A closer look at Retail Food Group

The franchise operator’s strong headline numbers flatter its underlying performance.

Retail Food Group is one of Australia’s largest multi-food franchise operators operating well-known brands such as Donut King, bb’s café, Michel’s Patisserie, Esquires Coffee, Pizza Capers, Crust Gourmet Pizza and The Coffee Guy.

The company was established in 1989, primarily to manage and develop the Donut King and bb’s café brand systems, and since listing on the ASX in 2006 has been a consistent and successful acquirer of food-related franchise systems.

The acquisition path continued in 2014 with the company adding Café2U, Gloria Jean’s Coffee and Di Bella Coffee to the stable. Together, these acquisitions significantly increase RFG’s exposure to coffee along the supply chain.

Retail Food Group is run by Tony Alford, who has been involved with the company since 1994 and has been managing director since 1999. Colin Archer has been the independent chairman since 2006, broadly when the company listed on the ASX.

A recap on recent financial performance

Since listing in 2006, Retail Food Group has been a terrific success story, delivering significant share price appreciation and dividend growth for shareholders.

The last six years have seen significant acquisition activity and a six-fold increase in the share price so we thought it a worthy period of a closer look at the performance of the business.  

In the six years to 2014, RFG has managed to grow profitability by over 50% and more than double its dividend per share. This is a unique outcome for a domestic industrial business of this nature throughout this time period.

It is worth noting, however, that these strong headline numbers somewhat flatter the reality of the performance of the underlying business.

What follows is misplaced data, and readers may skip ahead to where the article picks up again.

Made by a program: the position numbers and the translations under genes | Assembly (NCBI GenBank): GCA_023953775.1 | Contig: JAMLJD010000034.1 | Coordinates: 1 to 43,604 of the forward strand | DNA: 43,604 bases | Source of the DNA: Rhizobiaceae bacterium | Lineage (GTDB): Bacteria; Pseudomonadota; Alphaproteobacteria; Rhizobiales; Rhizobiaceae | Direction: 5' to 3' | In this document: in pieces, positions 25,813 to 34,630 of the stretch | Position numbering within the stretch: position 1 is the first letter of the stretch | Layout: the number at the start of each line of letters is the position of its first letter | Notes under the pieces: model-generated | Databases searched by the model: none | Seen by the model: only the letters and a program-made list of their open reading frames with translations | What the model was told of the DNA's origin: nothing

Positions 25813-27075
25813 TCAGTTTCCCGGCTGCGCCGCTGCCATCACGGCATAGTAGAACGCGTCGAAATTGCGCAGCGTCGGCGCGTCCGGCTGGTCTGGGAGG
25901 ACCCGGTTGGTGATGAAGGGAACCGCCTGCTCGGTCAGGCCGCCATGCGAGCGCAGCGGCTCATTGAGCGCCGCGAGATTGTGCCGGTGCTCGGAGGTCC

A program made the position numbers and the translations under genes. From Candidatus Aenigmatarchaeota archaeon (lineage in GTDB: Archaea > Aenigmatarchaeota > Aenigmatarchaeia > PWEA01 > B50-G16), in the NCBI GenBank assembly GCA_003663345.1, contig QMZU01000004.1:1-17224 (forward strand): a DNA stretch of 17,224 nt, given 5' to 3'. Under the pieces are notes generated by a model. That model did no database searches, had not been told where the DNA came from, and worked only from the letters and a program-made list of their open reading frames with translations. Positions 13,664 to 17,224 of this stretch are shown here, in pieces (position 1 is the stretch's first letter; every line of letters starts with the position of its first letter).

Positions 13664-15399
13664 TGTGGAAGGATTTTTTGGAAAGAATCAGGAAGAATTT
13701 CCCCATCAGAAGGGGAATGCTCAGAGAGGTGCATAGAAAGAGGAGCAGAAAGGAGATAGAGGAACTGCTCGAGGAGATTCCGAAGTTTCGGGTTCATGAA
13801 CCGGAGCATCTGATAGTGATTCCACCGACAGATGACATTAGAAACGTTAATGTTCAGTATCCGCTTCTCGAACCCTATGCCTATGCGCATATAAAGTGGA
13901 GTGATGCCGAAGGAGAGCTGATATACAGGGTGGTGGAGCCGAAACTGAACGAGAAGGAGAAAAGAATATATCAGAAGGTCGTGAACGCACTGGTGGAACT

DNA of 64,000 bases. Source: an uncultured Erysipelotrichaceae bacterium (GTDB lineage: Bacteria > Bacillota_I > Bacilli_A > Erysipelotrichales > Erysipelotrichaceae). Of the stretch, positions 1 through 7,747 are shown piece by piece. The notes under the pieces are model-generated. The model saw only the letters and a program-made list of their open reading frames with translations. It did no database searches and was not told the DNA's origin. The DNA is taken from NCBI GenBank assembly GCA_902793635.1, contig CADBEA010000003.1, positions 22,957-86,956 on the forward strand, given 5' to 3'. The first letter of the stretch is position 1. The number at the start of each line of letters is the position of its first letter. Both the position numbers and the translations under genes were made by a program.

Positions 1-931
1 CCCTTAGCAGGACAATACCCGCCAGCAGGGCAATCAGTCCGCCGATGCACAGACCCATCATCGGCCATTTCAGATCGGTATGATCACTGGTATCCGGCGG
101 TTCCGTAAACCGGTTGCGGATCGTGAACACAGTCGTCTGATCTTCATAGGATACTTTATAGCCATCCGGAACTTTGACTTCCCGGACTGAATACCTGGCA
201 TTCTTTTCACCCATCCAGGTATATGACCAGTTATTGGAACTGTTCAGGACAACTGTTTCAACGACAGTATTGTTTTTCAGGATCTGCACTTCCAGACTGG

A closer look at profitability

The key driver of RFG’s earnings growth in recent years has been the numerous acquisitions undertaken. Since listing, the company has acquired Brumby’s Bakery, Michel’s Patisserie Brand System, Esquires Coffee, Evolution Coffee Roasters, Crust Pizza and others.

In order to fund these acquisitions, RFG has consistently raised capital in the equity market. This has largely been done by underwriting the company’s dividend reinvestment plan, a small capital raising in 2010, and raising in excess of $100m over FY13/FY14 and $55m in FY15 thus far.

It goes without saying that raising additional equity capital reduces the proportional share of company earnings on a per share basis. As a result it is interesting to note that earnings, on a per share basis, have been broadly flat for the past six years despite the increase in gross operating profit.

The clear inference is that the share price appreciation in recent years has been a result of multiple expansion rather than earnings growth and it is likely that the share price is already discounting at least some of the potential benefits of the more recent acquisitions that we will discuss below.

Equally as important, we note that RFG’s return on capital has been consistently declining in recent years, raising some questions marks over the productivity of the group’s legacy businesses.